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In order to plot a squircle using its parametric equations:

enter image description here

The equations can be found in page 9 of this this article:

Fong, Chamberlain. "Squircular Calculations." arXiv preprint arXiv:1604.02174 (2016).

Unfortunately the following singularities are not handled by those equations:

  • For t = 0, t = pi/2, t = pi, t = 3pi/2, and t=2*pi

Here is the code to plot these equations in Python

"""Plot squircle shape using its parametric equations"""
import numpy as np
from numpy import pi, sqrt, cos, sin, sign
import matplotlib.pyplot as plt

# FG stands for Fernandez-Guasti who introduced the algebric equations.
def FG_param(r, s, t):
    x = np.ones_like(t)
    y = np.ones_like(t)
    for i, _t in enumerate(t):
        if np.isclose(_t, 0.0):
            x[i] = r
            y[i] = 0.0
        elif np.isclose(_t, pi/2.0):
            x[i] = 0.0
            y[i] = r
        elif np.isclose(_t, pi):
            x[i] = -r
            y[i] = 0.0
        elif np.isclose(_t, 3*pi/2.0):
            x[i] = 0.0
            y[i] = -r
        elif np.isclose(_t, 2*pi):
            x[i] = r
            y[i] = 0.0
        else:
            x[i] = r*sign(cos(t[i]))/(s*sqrt(2)*np.abs(sin(t[i])))*sqrt(1 - sqrt(1-s**2*sin(2*t[i])**2))
            y[i] = r*sign(sin(t[i]))/(s*sqrt(2)*np.abs(cos(t[i])))*sqrt(1 - sqrt(1-s**2*sin(2*t[i])**2))
    return x, y

s = 0.7
r = 1.0
NTHETA = 90
t = np.linspace(0, 2*pi, NTHETA)

x, y = FG_param(r, s, t)

plt.gca().set_aspect('equal')
plt.scatter(x, y, s=5)
plt.show()

The function FG_param looks very clumsy. I appreciate any help to make it more compact and neat.

Thank you

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  • \$\begingroup\$ It is possible to simplify via knowing that boolean statements return 0 or 1 if they are coerced to; for example, np.isclose(_t, pi/2.0) returns 1 if true, so that can be inverted (display zero if matched) and then multiplied by the RHS to remove it; the equation can be restructured to be r + xsin(...), where x is the condition. This can be repeated for all remaining conditions and structured accordingly. I may provide a code sample \$\endgroup\$ – alexyorke Dec 6 '19 at 4:39
  • \$\begingroup\$ Something sort of like this, but this is not 100% correct: x[i] = r * \ (np.isclose(_t, 0.0) or np.isclose(_t, 2*pi)) * \ (not np.isclose(_t, 0.0) or np.isclose(_t, 2*pi)) * \ (1 - (not np.isclose(_t, pi))) * \ (not np.isclose(_t, 3*pi/2.0)) \$\endgroup\$ – alexyorke Dec 6 '19 at 4:40
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Here's a different solution. The singularities occur when sin(_t) or cos(_t) is zero. So check for those conditions.

def FG_param(r, s, t):
    x = np.ones_like(t)
    y = np.ones_like(t)

    for i, _t in enumerate(t):
        sin_t = sin(_t)
        cos_t = cos(_t)

        if np.isclose(sin_t, 0.0):
            x[i] = -r if np.isclose(_t, pi) else r
            y[i] = 0.0

        elif np.isclose(cos_t, 0.0):
            x[i] = 0.0
            y[i] = r if _t < pi else -r

        else:
            radical = sqrt(1 - sqrt(1 - s**2 * sin(2*_t)**2))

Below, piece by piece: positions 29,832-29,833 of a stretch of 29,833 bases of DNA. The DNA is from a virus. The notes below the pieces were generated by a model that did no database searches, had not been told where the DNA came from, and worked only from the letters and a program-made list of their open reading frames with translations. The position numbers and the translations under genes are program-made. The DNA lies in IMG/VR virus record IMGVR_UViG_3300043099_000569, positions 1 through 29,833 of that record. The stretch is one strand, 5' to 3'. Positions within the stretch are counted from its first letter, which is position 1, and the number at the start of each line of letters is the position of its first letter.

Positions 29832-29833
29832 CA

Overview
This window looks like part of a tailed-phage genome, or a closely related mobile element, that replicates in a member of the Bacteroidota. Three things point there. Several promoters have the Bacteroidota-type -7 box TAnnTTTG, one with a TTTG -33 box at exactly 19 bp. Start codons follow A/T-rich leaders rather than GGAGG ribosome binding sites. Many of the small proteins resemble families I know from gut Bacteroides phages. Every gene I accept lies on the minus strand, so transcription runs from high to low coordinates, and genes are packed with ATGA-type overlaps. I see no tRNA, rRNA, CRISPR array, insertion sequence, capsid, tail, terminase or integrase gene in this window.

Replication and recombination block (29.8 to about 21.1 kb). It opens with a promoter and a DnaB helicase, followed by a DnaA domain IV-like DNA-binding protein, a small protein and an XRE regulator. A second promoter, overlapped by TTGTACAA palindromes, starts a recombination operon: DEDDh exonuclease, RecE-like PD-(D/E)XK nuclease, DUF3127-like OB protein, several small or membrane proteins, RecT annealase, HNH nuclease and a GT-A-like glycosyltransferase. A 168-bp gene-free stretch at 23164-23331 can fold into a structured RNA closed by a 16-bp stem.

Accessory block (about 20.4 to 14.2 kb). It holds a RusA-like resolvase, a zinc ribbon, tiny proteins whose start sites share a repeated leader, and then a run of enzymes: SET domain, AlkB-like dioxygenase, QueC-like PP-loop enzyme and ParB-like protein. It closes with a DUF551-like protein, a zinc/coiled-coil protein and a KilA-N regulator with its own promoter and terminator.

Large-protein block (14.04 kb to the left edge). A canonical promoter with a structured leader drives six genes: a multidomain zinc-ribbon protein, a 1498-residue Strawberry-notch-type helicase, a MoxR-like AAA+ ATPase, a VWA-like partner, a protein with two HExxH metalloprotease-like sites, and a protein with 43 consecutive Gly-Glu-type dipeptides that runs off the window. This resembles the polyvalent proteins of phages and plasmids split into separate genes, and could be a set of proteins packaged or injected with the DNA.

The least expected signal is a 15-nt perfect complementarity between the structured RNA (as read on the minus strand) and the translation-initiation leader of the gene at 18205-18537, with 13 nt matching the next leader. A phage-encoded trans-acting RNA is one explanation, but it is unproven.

x[i] = r*sign(cos_t) / (s*sqrt(2)*np.abs(sin_t)) * radical
            y[i] = r*sign(sin_t) / (s*sqrt(2)*np.abs(cos_t)) * radical

    return x, y
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  • 1
    \$\begingroup\$ The singularities occur also when s=0 \$\endgroup\$ – Navaro Dec 6 '19 at 12:13
  • \$\begingroup\$ @Navaro: Exactly. In that case (i.e: s=0) the map will be a circle with radius r. \$\endgroup\$ – IamNotaMathematician Dec 7 '19 at 0:31
  • \$\begingroup\$ @Navaro s==0 wasn't handled in the original code, so I didn't handle it either. It would be an easy case to handle. \$\endgroup\$ – RootTwo Dec 7 '19 at 1:08
  • \$\begingroup\$ @RootTwo: Yes, you could just add something like this at the top of the function: if s == 0: return r*cos(t), r*sin(t) \$\endgroup\$ – Navaro Dec 7 '19 at 1:12
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This solution is an order of magnitude faster than the other ones. It uses numpy functions, so there aren't any explicit loops. np.where chooses values that keep the equations from blowing up where the denominator would go to zero. Case for s == 0 is handled separately.

def FG_param1(r, s, t):

    if s == 0:
        return r*cos(t), r*sin(t)


    sin_t = sin(t)
    cos_t = cos(t)

    radical = sqrt(1 - sqrt(1 - s**2 * sin(2*t)**2))

    x_denom = np.where(np.isclose(sin_t, 0.0), 1.0, s*sqrt(2)*np.abs(sin_t))
    x = r * sign(cos_t) * np.where(np.isclose(sin_t, 0.0, 1e-12), 1.0, radical / x_denom)

    y_denom = np.where(np.isclose(cos_t, 0.0), 1.0, s*sqrt(2)*np.abs(cos_t))
    y = r * sign(sin_t) * np.where(np.isclose(cos_t, 0.0, 1e-12), 1.0, radical / y_denom)

    return x, y
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Off the top of my head, and untested, how about:

def FG_param(r, s, t):
    x = np.ones_like(t)
    y = np.ones_like(t)

    for i, _t in enumerate(t):
        radical = sqrt(1 - sqrt(1 - s**2 * sin(2*_t)**2))

        try:
            x[i] = r*sign(cos(_t)) / (s*sqrt(2)*np.abs(sin(_t))) * radical

        except ZeroDivisionError:
            x[i] = -r if np.isclose(_t, pi) else r

        try:
            y[i] = r*sign(sin(_t)) / (s*sqrt(2)*np.abs(cos(_t))) * radical

        except ZeroDivisionError:
            y[i] = r if _t < pi/2.0 else -r

    return x, y
|improve this answer|||||
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